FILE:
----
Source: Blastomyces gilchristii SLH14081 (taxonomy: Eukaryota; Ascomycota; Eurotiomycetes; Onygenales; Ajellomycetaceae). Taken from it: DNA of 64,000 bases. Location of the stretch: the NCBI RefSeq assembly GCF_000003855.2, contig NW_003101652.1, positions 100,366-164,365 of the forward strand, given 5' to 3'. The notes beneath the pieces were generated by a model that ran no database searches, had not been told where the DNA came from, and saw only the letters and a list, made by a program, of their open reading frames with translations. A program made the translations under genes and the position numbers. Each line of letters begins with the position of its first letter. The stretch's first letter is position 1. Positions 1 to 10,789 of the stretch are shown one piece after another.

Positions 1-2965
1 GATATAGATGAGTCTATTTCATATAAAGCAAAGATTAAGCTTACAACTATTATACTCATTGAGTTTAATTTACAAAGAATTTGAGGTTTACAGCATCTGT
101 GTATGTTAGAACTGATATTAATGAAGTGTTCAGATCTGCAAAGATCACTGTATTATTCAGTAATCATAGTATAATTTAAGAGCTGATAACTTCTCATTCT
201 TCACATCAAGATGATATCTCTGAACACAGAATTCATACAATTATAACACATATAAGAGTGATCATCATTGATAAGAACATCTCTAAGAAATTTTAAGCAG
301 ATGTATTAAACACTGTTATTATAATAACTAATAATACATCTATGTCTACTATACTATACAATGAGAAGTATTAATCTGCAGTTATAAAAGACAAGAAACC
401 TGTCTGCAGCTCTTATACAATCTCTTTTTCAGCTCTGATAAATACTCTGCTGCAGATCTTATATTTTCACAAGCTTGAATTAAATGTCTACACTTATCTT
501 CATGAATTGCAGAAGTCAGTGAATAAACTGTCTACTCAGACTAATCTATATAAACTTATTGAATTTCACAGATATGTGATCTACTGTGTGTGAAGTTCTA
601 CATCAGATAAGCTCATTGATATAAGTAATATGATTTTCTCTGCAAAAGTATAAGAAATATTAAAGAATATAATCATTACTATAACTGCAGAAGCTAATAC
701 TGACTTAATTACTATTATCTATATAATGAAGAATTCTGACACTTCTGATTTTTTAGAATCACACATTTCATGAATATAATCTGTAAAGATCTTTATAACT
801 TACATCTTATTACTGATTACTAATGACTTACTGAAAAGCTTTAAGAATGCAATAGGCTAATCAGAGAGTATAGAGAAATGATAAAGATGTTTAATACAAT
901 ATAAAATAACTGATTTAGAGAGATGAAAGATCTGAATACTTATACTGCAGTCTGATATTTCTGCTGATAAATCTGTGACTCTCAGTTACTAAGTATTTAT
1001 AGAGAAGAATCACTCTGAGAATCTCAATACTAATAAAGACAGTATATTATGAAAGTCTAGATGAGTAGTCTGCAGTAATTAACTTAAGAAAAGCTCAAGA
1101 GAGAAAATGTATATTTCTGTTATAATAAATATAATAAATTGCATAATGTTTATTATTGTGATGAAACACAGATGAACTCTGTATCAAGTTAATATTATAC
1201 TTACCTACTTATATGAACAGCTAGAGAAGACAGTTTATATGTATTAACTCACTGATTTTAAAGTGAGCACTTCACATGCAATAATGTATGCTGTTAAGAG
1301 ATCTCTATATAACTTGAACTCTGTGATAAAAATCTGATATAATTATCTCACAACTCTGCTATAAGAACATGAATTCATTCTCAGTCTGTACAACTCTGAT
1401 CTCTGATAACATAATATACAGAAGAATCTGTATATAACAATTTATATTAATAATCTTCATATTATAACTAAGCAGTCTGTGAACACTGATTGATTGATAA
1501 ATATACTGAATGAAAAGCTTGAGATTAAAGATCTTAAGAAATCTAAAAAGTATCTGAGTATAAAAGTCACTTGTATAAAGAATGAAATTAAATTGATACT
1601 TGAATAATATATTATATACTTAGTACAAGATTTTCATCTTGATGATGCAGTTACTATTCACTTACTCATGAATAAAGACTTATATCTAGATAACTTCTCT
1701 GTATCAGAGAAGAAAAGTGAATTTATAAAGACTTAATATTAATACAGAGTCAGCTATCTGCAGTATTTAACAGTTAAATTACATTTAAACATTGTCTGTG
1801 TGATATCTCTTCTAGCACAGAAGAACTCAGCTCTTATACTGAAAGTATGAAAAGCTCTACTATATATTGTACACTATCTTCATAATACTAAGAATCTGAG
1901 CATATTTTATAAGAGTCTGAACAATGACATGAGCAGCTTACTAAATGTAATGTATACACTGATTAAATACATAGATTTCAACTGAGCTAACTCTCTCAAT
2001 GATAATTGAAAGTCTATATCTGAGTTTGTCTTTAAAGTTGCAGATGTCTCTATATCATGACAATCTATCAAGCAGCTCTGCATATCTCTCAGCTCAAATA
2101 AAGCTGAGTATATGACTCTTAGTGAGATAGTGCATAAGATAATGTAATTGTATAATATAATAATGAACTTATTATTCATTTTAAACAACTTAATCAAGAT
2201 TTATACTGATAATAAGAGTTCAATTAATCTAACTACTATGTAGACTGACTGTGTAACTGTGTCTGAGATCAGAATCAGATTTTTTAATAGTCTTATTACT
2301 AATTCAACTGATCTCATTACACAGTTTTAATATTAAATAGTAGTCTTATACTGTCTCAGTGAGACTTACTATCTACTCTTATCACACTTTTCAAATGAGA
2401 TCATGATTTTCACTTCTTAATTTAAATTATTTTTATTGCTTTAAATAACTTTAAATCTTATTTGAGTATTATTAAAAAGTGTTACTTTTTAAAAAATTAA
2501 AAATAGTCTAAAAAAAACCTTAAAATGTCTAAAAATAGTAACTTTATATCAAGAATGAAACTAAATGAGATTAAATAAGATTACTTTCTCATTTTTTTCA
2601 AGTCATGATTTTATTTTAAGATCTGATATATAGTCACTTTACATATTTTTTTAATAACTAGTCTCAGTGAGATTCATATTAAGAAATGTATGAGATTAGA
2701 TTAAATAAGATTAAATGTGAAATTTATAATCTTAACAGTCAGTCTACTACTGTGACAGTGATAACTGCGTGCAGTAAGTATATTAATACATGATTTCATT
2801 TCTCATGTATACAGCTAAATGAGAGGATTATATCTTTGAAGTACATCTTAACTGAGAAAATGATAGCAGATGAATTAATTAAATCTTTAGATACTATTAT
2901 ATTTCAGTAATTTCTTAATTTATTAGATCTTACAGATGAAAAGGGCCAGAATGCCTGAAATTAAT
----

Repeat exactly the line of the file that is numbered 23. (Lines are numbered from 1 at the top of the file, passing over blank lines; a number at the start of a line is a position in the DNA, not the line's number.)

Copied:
2001 GATAATTGAAAGTCTATATCTGAGTTTGTCTTTAAAGTTGCAGATGTCTCTATATCATGACAATCTATCAAGCAGCTCTGCATATCTCTCAGCTCAAATA